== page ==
Can Ireland get up to speed on broadband?

4 Sep 2008

Created by former broadcast engineers, AirSpeed has deployed a nationwide wireless network that helps businesses like RTÉ and Dairygold in broadband-poor areas. The company is headed by Liam O’Kelly (pictured).

What is Ireland’s real challenge in terms of getting its broadband problems resolved?

There’s a challenge regarding capacity with wired services that affects the incumbent as well as smaller companies using products like DSL.

There are still large parts of the country where the infrastructure is lacking; that’s where Ireland’s challenge lies.

What role do radio technologies have to play in this?

We’re focused on businesses in urban and rural areas that need high-speed connectivity but are hampered by infrastructure deficits.

Certainly for businesses in remote locations that are trading globally and need to be connected, there is an acute challenge.

Radio offers quick turnaround, is highly reliable and is equal to, if not better than, fibre-optic cables. There are a lot of businesses that will pick fibre over wired, but radio is still not a silver bullet.

There are several wireless providers in the market; can they all survive?

There has to be a market consolidation. Effectively Ireland has had a number of wireless DSL providers enter the market over the past

few years.

The question is, are these profitable companies? Will they all do a technology refresh in the face of new technologies like WiMax? I doubt it.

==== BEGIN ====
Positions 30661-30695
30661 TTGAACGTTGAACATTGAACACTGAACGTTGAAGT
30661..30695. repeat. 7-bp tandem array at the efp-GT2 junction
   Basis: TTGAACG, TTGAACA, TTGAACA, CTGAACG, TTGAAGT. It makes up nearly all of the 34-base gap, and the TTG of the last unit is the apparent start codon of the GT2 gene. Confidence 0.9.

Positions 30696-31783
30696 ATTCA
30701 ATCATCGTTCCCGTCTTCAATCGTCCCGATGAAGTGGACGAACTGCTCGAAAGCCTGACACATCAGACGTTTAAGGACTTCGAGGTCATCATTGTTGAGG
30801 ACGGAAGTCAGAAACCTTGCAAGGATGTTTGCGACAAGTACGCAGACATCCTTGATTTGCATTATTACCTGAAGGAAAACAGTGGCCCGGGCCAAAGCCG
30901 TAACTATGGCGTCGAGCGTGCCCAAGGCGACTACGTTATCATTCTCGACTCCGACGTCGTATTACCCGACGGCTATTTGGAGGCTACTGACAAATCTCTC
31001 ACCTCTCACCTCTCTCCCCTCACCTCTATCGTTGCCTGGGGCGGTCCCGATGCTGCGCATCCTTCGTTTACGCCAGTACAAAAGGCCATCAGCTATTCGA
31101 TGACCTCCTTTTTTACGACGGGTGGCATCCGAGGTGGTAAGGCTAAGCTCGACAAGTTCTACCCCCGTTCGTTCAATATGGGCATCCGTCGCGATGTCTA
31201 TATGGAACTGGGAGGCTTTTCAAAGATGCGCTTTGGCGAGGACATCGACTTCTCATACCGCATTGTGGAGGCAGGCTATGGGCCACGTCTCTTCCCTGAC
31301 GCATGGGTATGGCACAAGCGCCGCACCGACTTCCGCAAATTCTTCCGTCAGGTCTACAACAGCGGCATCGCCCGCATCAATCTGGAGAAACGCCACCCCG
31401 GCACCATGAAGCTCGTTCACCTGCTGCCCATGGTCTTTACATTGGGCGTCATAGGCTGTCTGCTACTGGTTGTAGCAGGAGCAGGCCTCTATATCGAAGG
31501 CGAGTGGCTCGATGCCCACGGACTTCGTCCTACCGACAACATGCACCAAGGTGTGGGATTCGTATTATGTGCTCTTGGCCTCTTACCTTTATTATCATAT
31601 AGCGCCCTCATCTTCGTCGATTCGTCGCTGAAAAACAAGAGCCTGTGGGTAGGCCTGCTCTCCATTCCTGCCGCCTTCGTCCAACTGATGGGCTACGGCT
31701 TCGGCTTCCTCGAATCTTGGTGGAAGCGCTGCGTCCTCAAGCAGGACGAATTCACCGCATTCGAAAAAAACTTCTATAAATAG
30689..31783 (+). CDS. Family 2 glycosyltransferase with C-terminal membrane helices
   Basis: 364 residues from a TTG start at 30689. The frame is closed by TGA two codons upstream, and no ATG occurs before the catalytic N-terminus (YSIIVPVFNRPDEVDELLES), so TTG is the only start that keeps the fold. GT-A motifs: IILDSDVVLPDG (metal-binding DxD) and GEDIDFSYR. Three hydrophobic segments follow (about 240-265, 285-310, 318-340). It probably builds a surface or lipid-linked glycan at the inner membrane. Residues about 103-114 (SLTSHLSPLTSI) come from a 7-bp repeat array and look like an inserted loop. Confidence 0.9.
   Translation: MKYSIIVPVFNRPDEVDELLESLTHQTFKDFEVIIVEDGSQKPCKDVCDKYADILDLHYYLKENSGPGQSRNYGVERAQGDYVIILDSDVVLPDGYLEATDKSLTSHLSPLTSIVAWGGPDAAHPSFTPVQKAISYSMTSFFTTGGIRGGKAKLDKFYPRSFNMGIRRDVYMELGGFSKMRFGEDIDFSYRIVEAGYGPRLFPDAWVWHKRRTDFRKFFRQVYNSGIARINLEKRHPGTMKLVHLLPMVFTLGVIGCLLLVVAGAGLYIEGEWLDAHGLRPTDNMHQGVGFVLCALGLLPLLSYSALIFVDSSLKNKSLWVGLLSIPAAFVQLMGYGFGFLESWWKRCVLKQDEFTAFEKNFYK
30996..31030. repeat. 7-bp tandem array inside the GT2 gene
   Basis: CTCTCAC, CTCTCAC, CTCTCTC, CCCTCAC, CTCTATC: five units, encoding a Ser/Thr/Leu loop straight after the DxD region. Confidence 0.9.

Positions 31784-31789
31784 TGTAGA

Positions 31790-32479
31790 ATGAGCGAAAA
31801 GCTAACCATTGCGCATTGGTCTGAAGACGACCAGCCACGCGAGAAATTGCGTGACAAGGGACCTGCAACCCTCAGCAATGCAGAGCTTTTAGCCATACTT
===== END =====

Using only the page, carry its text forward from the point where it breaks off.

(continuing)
I predict a major consolidation in the wireless broadband space over the coming year or two.

How does AirSpeed’s service work and what companies are using it?

We provide leased lines via wireless pretty much on a national scale using licensed frequencies and microwave technology.

Our origins are in the broadcasting world; we have installed systems at RTÉ and we did the turnkey for TG4.

We reached a point where we were able to see how radio technology was evolving and decided we could do something for the business world.

We can provide businesses with point to point or point to multipoint. Typically businesses would use bandwidth of up to 10Mbps but one customer of ours can get 800Mbps between two sites, and a pharmaceutical company that is also a customer can get 155Mbps between sites in west Cork and Wicklow.

What are AirSpeed’s expansion plans?

We have doubled every year since 2003 and recently we’ve bought a new building in CityWest in Dublin. In the Irish market of today, DSL is no longer a suitable service for business customers.

We have obtained a number of 26Ghz licences from ComReg and, as well as specific rural projects like those for RTÉ, Dairygold and the Ritz Carlton in Powerscourt, we also have licences for services in Dublin, Cork, Limerick and Galway.

We currently have 35 people working for us and it is our intention to grow this number as the business expands.

By John Kennedy

John Kennedy is a journalist who served as editor of Silicon Republic for 17 years